In addition to the fact that the R480 will be a high performance part, it will also be packed on two slot cards. The stock thermal solution ATI provides is quite different from what we've seen in the past, and quite resembles the leaf-blower type systems we've seen attached to older GeForce FX based products. Aside from the hi-revving but throaty turbo charged 4-cylinder-like whine at boot time, the card calms down and runs quite quietly even under the highest gaming stress. To be completely fair, we haven't tested it in oven-like weather or at a constant high overclock. If the fan has to spin all the way up, you may get the feeling you've got a Civic with an aftermarket exhaust racing around in your box.

Just so you get an idea of what it sounds like, we've provided an mp3 of our X850 XT PE testbed starting up. The sound level of the fan at the end of the MP3 is the loudest it ever got for us during our testing, but once again we were testing in an open air environment and not in a closed (potentially quite warm) case. For a comparison point, here is an mp3 of the same testbed with an X800 XT starting up.

Dual DVI and Dual Slots are the markings of ATI's X850 line

If owning a single slot solution is a deciding factor, the R430 will fulfill that niche. The lower clocked, 110nm solution won't be fitted with the leaf-blower, but a much smaller hsf. ATI has said that it will be possible to passively cool one of these in a BTX system as well. Getting very quiet, very solid performance out of these chips will be a simple matter.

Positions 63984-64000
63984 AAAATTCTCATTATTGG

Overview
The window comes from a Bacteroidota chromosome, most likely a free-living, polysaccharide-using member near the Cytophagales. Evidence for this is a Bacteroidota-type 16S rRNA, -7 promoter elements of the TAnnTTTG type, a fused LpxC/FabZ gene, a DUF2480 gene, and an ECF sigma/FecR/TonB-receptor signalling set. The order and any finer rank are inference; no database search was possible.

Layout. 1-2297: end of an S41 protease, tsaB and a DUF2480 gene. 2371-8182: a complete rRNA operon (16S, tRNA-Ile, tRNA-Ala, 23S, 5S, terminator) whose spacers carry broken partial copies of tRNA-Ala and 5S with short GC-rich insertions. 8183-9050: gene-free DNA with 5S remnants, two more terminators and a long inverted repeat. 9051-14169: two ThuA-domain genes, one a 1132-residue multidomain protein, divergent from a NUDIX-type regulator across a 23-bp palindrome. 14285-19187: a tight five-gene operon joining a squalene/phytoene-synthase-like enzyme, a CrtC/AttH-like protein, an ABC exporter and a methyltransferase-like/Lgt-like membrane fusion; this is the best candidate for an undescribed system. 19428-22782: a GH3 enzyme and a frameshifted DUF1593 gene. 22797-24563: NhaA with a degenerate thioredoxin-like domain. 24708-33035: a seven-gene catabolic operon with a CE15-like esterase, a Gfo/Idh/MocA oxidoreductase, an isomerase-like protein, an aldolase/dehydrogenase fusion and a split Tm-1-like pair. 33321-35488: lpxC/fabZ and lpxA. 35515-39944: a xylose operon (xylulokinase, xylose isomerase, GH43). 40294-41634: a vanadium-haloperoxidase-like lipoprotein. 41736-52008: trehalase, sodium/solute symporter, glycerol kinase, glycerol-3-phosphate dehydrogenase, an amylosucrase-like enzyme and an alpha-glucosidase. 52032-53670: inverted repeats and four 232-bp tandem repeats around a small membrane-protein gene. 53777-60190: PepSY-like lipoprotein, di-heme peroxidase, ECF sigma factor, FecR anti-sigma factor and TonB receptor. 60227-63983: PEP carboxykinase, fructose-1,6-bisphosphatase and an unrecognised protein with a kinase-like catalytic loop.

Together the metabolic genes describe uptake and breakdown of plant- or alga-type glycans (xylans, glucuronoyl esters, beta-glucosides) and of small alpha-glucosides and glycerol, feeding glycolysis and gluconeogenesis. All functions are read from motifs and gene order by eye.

A single slot and no power connector are the telling characteristics of ATI's 0.11-micron X800 line

Product will likely begin shipping early next week, as this is when it will be available for order online. It won't show up on brick and mortar shelves for a few more weeks. Getting product out the door has been a tough thing for ATI and NVIDIA in the past, especially for their highest end parts. As all parties involved have had some practice with this part for a while, we would have been happier if ATI had gotten on the ball and had product on shelves today, if they do ship next week, they won't be in bad shape. We can't say enough about how important it is to make product available as close to a launch as possible. It doesn't matter how well we compare products if it's impossible to get a hold of them. Unfortunately, unless product is available at launch, it makes it very hard for us to guess when we will see anything come along. Our case and point is the X700 XT. It wasn't available at launch, and we may never see it if the cards we look at today make it out the door.

But that's enough about the chips; let's take a look at what we can expect to see in the way of actual products equipped with these new improved GPUs.